The former she has always done; the latter she picked up later in life
Ten or 15 years ago, Diane Hark started teaching watercolor painting at nursing homes in South Jersey and Philadelphia.
She drove there, gave everyone materials and paper and taught for two hours. Over time, the Jewish artist added 20 to 30 nursing homes to her regular rotation.
Hark, then in her late 60s, had showcased her watercolor paintings in local galleries for decades. But the professional artist had yet to try and pass on what she had learned.
As it turned out, she really enjoyed it.
And she’s been teaching ever since. After the pandemic broke out in 2020, she shifted her operation to Zoom.
“I never thought I would teach,” Hark said. “I never thought I would’ve wanted to.”
The painter teaches four classes a week. She has her own Zoom account and keeps her own Excel spreadsheets.
“She’s running her own business,” daughter Lisa Hark said. “I’m incredibly impressed with what she’s doing.”
Hark’s students say she has a way of clarifying the artistic process.
First and foremost, Hark tells her students to look carefully at their canvasses, according to Cynthia Saltzman, a Hark student and Wynnewood resident. Then, once they start painting, she repeats a key question.
“Where is the light coming from?” Saltzman said.
That question can also be asked in another, more literal, way, she said.
“What are you trying to accentuate?” Saltzman said.
For example, is it the tree or the bridge? Whichever one it is, you need to make it stand out on the canvas.
It must be the figurative center, even if it’s not literally in the center. It must be the light.
“What she’s doing is really breaking down the steps you need to use in order to see like an artist,” Saltzman said.
Saltzman tries to start a painting in a Tuesday class and finish it by Friday. When she started taking classes with Hark, she often had too many competing subjects.
But now, Saltzman is fairly skilled. She’s proud of her paintings of Golda Meir, of candles and an etrog and of various still-life landscapes. She sends her family members her new painting via email each Friday.
“When you’re new to something and you’re a student, it’s almost like you’re a child,” Saltzman said. “She’s able to put us at ease and say to us, ‘This is not easy. You need to realize that as you’re working through this.’”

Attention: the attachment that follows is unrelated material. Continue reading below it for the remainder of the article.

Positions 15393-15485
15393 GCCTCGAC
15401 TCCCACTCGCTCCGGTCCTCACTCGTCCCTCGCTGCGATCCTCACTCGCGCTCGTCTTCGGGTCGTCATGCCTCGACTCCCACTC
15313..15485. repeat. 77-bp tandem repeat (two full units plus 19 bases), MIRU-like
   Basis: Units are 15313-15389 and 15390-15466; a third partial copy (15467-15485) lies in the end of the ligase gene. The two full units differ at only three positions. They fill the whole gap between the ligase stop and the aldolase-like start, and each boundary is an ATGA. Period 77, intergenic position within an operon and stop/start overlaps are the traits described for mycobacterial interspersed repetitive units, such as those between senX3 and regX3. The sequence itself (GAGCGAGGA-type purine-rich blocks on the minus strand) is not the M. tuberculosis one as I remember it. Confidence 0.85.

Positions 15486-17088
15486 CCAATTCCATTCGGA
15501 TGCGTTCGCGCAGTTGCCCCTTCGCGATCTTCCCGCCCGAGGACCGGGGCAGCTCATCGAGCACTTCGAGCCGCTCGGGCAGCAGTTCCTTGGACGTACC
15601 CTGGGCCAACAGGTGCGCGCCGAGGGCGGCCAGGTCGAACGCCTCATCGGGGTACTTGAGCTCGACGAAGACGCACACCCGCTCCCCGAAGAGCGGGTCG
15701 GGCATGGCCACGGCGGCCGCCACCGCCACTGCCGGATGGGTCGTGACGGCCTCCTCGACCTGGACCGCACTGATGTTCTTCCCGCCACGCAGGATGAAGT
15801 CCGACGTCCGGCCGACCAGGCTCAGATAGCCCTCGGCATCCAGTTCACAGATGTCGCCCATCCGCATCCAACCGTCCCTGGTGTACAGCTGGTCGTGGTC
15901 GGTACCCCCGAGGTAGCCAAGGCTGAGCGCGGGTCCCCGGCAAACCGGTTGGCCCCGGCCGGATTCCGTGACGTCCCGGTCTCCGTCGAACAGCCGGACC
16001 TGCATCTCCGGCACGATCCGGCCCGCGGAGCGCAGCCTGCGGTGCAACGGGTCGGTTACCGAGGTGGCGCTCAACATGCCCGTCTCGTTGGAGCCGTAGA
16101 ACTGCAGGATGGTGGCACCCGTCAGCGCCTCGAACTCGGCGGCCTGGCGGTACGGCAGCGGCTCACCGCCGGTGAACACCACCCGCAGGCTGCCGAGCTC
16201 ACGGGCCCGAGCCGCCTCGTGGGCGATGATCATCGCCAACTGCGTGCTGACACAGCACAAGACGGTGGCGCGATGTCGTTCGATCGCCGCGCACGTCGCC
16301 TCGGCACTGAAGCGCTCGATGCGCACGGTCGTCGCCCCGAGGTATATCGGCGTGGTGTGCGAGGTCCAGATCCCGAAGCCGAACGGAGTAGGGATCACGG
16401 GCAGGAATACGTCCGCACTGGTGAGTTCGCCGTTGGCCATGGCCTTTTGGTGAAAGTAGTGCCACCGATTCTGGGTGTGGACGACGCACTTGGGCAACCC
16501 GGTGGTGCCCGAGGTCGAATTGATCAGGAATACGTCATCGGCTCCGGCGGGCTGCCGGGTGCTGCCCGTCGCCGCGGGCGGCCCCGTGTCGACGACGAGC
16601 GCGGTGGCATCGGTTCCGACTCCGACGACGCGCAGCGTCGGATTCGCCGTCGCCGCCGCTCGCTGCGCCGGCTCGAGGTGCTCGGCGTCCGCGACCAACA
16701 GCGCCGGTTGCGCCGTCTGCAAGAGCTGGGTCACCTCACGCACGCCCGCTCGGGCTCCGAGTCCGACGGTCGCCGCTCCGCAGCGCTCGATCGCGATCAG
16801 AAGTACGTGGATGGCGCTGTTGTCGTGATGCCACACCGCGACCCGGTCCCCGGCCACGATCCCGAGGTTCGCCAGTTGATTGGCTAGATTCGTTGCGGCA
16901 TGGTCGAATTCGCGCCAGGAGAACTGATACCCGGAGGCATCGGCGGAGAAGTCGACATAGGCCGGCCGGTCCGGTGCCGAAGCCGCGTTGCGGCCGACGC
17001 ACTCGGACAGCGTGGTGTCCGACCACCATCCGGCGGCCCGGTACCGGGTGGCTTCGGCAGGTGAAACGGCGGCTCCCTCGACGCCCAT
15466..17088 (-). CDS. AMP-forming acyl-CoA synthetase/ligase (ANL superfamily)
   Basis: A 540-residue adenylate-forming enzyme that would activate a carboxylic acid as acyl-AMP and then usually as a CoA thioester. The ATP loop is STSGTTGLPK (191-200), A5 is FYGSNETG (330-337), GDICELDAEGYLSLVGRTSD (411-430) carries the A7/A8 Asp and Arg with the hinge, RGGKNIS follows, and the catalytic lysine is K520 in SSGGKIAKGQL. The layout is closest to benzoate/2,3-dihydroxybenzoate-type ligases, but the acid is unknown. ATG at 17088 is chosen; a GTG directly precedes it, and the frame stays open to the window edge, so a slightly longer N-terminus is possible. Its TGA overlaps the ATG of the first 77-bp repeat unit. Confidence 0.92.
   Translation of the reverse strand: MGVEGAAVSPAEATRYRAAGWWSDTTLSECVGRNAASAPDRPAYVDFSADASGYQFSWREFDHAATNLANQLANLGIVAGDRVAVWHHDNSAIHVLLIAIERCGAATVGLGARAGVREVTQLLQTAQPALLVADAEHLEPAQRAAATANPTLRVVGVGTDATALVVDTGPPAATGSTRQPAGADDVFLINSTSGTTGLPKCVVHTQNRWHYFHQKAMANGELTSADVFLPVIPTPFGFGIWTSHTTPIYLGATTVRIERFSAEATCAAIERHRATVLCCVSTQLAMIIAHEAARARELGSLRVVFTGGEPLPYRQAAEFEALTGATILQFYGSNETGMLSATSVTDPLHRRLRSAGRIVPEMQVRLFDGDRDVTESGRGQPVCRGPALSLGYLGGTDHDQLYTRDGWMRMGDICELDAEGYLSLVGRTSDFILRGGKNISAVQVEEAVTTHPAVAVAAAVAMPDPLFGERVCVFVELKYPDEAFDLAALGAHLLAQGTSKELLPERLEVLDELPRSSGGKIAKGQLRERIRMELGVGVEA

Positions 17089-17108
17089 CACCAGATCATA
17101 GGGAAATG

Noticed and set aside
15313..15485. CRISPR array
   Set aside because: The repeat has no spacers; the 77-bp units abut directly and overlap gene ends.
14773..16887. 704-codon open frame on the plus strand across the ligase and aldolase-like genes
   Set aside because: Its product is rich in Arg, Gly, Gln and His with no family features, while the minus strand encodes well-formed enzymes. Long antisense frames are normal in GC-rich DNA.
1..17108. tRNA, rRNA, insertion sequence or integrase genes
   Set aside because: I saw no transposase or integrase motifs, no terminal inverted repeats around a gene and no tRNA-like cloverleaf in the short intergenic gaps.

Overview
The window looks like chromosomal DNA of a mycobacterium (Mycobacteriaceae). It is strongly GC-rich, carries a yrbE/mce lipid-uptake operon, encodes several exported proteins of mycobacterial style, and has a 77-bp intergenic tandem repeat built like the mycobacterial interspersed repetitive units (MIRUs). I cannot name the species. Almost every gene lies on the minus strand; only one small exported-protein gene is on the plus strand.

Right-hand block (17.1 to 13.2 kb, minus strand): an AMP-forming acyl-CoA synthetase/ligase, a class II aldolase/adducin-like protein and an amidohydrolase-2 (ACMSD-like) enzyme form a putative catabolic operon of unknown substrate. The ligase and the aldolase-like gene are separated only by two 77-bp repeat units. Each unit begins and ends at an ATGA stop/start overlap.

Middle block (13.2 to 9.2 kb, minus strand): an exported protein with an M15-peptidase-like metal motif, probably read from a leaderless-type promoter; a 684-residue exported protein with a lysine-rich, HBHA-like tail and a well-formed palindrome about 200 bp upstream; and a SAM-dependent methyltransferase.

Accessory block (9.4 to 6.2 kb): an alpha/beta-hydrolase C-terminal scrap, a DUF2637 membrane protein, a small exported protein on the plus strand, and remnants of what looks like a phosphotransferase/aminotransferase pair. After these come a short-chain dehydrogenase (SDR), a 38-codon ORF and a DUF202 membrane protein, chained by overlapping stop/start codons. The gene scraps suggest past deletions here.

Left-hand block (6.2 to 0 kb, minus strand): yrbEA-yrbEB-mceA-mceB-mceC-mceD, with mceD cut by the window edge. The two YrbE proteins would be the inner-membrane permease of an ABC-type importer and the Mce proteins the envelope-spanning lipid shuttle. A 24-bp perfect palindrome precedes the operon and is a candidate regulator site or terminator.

Another student, Abby Horowitz, said Hark takes the time to go around to each student during class to offer comments. Her suggestions often do not seem consequential at the time — until the students finish their paintings and see the difference.
Horowitz gave her parents a couple of the paintings she completed in Hark’s classes; now they’re framed in their house. One is of a platter of fruit. The other is a boathouse with some rowboats.
“By the end of the class, you’ve painted it,” Horowitz said of Hark’s suggestions. “It completely changes the painting.”
Hark developed her instincts over a lifetime of making the art that she teaches about; but she had the artistic gene even before she started learning, she explained.
When Hark cooks, she does not follow a recipe. She does it her way. She takes the same free-flowing approach to gardening, designing clothes and making flower arrangements.
Hark’s sister makes fun of her because she can’t follow a recipe. But it’s just who she is.
“You’re born an artist,” Hark said. “I certainly couldn’t be an accountant.”
But when your own kids are born, you have to become more than what you are and, after having four children, the artist put them first. She was a stay-at-home mom who taught her children how to cook, stay organized and be productive, according to Lisa Hark.
All the kids, Lisa and her younger brothers David, Richard and Jeffrey, grew up to do well for themselves, Lisa Hark said. Today, the family includes 11 grandchildren, and they all still gather in Margate, New Jersey, every summer.
“We’re very capable children,” Lisa Hark added.
But even while staying at home, the artist wasn’t. She kept painting and painting, and then coordinated with local institutions, like the Cosmopolitan Club of Philadelphia, the Woodmere Art Museum and the Philadelphia Sketch Club, to put up galleries of her work.
Stay-at-home mom is not a fair classification of Hark’s role, as she continued working professionally throughout her children’s young lives. But her favorite paintings remain the ones of her family. There’s one of the grandchildren standing together in the ocean, arms around each other, water washing up against their ankles. There are also the 11 individual portraits that Hark crafted as Chanukah presents for her grandkids.
Her kids and grandkids even sometimes depend on their matriarch to enliven their offices and homes. Lisa Hark has a house full of her mother’s paintings, according to Diane Hark. Hark’s granddaughter, Jamie Finkelstein, also has several paintings in her home, of the beach, of a scene from Israel, of the Philadelphia Museum of Art and of Philadelphia City Hall.
Yet none of the artist’s paintings stand out quite like the ones that her whole family sees every summer down the shore. The kitchen and living room in their Margate house are filled with creations from when the grandkids were young, according to Finkelstein. There are rainbows, an ice cream cone and a portrait of the Margate Yacht Club.
“They spark joy,” Finkelstein said.
For Hark, now 83, they also give her a sense of peace. Much like her teaching, Hark’s living, breathing paintings make her believe that her work will outlast her.
“It comes down to sharing your life experience. That’s what it’s all about,” the artist said. “It’s that connection. That unbroken connection. L’dor v’dor.” JE